GaSb is a III-V compound semiconductor substrate material most suitable for the epitaxial growth of antimonide based quantum well (QW) and super-lattice (SL) layer photodetector focal plane array (FPA) structures due to its close lattice parameter with the device layers. For back side illumination devices, the substrate material must have high optical transmission. Unfortunately, GaSb has unusual optical transmission characteristics due to the presence of high density of equilibrium point defects (native defects such as vacancies and antisites) which makes the substrates practically opaque to radiation of below bandgap wavelengths where the devices operate. The GaSb substrate must be thinned after device fabrication complicating the device packaging process and often resulting in the introduction of defects in the device layers. Optically transparent GaSb is highly desirable for these applications as well as other infrared optical technologies. GaSb also has excellent nonlinear optical properties that makes it attractive for optical power limiters (OPLs). When integrated with the FPAs, it could provide protection to the QW and SL sensors from threats posed by laser based weapons. For OPLs, optically transparent, thick (mm-cm scale) GaSb substrate is necessary. In this research, two fundamental crystal growth approaches have been experimented for enhancing the optical transmission of GaSb. In the first method, crystal growth of GaSb from liquid phase at low temperature has been conducted from gallium rich non-stoichiometric solution with growth temperature in the range of 400-600 oC. Lowering growth temperature is expected to reduce the concentration of equilibrium point defects (vacancies and antisites), thus enhancing the optical transmission of GaSb. The effects of temperature gradient, synthesis duration and solution cooling rate on the optical transmission of GaSb has been studied. To eliminate the incorporation of gallium inclusions in the crystals, a continuous solute feeding process has been developed. Using the solute feeding process, 2-3 mm thick crystals of 20 mm diameter GaSb have been successfully grown at temperature as low as 500 oC, which is approximately 200 oC lower than the melt growth temperature of GaSb with growth rates in the range of 0.2-0.5 mm per hour. However, the growth rate used was found to be high and the resultant GaSb wafers exhibited optical scattering from gallium and antimony based metallic inclusions frozen in the bulk matrix. Challenges in GaSb growth at such low temperatures will be discussed along with the mitigating strategies. In the second method, impurity doping with n-type dopant tellurium (Te) and p-type dopant zinc (Zn) was experimented for the first time to compensate for the p-type native defects in GaSb crystals. Past research on n-type doping using Te had limitations. The new co-doping approach using Te and Zn provides the flexibility to alter the Fermi level position in GaSb and hence the optical transmission can be enhanced by avoiding the ionization of the native defect levels (vacancies and antisites).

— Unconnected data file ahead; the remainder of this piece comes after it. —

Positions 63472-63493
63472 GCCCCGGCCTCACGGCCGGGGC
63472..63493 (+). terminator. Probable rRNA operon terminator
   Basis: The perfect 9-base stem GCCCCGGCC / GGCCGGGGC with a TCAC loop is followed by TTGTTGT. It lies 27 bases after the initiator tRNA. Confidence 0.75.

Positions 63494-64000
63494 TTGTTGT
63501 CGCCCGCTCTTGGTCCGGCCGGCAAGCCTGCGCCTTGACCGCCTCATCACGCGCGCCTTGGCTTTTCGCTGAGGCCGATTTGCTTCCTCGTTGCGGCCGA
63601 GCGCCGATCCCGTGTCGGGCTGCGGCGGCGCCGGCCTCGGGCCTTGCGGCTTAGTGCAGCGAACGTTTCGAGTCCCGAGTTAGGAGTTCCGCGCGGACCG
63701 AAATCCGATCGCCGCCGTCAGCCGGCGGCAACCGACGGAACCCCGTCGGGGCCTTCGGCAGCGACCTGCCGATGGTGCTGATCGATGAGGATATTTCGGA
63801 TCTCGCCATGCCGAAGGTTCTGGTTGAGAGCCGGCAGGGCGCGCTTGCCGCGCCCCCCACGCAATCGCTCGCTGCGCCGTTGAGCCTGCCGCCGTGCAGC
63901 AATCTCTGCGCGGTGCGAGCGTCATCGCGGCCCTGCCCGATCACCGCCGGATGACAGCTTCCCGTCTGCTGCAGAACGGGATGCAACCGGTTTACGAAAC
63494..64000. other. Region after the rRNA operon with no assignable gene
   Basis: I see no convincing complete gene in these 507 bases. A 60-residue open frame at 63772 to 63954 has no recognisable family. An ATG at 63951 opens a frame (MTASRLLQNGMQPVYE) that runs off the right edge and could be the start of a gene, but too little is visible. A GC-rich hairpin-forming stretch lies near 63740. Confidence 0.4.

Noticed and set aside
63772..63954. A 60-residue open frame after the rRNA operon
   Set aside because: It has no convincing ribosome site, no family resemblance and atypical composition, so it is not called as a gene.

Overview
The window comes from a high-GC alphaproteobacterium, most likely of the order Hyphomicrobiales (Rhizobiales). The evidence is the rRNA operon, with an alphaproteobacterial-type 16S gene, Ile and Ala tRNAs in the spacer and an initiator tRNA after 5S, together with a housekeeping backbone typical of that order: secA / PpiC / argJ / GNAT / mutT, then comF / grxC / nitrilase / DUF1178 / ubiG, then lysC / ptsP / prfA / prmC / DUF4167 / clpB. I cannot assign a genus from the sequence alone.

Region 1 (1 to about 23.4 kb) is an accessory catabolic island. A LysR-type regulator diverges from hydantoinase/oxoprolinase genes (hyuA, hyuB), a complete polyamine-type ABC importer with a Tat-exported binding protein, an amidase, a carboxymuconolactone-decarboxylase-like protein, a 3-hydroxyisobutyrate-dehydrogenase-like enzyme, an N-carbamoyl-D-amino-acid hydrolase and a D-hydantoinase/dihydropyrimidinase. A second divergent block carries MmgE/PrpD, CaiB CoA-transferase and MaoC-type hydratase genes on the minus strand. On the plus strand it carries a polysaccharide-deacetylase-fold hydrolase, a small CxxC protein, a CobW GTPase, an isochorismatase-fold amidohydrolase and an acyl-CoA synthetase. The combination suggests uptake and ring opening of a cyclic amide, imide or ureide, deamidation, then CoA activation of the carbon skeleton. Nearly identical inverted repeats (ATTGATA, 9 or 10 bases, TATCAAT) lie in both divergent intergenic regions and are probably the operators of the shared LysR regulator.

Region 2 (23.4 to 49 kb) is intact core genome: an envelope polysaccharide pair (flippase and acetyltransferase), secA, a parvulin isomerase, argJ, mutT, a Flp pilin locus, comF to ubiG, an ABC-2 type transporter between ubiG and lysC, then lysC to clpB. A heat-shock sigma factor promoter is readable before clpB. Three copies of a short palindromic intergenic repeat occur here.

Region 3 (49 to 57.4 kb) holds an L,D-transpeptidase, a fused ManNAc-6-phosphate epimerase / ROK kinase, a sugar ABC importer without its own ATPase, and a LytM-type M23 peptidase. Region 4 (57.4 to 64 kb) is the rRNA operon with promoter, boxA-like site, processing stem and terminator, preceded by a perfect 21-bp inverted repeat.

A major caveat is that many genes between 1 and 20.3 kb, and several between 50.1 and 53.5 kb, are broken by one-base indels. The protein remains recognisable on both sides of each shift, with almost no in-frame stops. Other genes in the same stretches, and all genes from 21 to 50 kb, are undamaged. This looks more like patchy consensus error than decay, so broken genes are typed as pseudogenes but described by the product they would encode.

Undoped GaSb exhibit relatively high below bandgap single photon absorption coefficient, α ≈ 10-20 cm-1 at the wavelengths of interest for OPLs (1.9 - 3 μm), primarily due to high concentrations (~ 1017 cm-3) of electrically active native defects due to Ga antisite (GaSb) and Ga vacancies (VGa). By optimizing the Zn and Te concentrations respectively to 6 x 1017 cm-3 (Zn) and 3 x 1017 cm-3 (Te), this research has demonstrated a significant reduction in below band gap optical absorption coefficient by 8-10 cm-1. This is a 50-80% reduction in the absorption coefficient across the spectra studied. The Zn and Te exhibit shallow energy levels compared to the native defect levels in bandgap. In addition to the reduction of optical absorption, free carrier concentration level also decreased by a factor of 15-20 compared to undoped GaSb. This effectiveness of the co-doping approach for the enhancement of optical and electrical properties of GaSb has been attributed to the lowering of the Fermi level by 21.9 meV from the undoped GaSb Fermi level. The shift in Fermi level has been theoretically postulated as a result of the Zn and Te atoms occupying a significant portion (30-50%) of the GaSb and VGa defects. In addition, the lowering of the Fermi level relative to the valence band resulted in the incomplete ionization of the GaSb and VGa defect energy levels. This novel co-doping approach can be further exploited to engineer the Fermi level and equilibrium defect concentration independently to create optically transparent GaSb and other semiconductor compounds.;
May 2022; School of Engineering
Dept. of Electrical, Computer, and Systems Engineering;
Rensselaer Polytechnic Institute, Troy, NY
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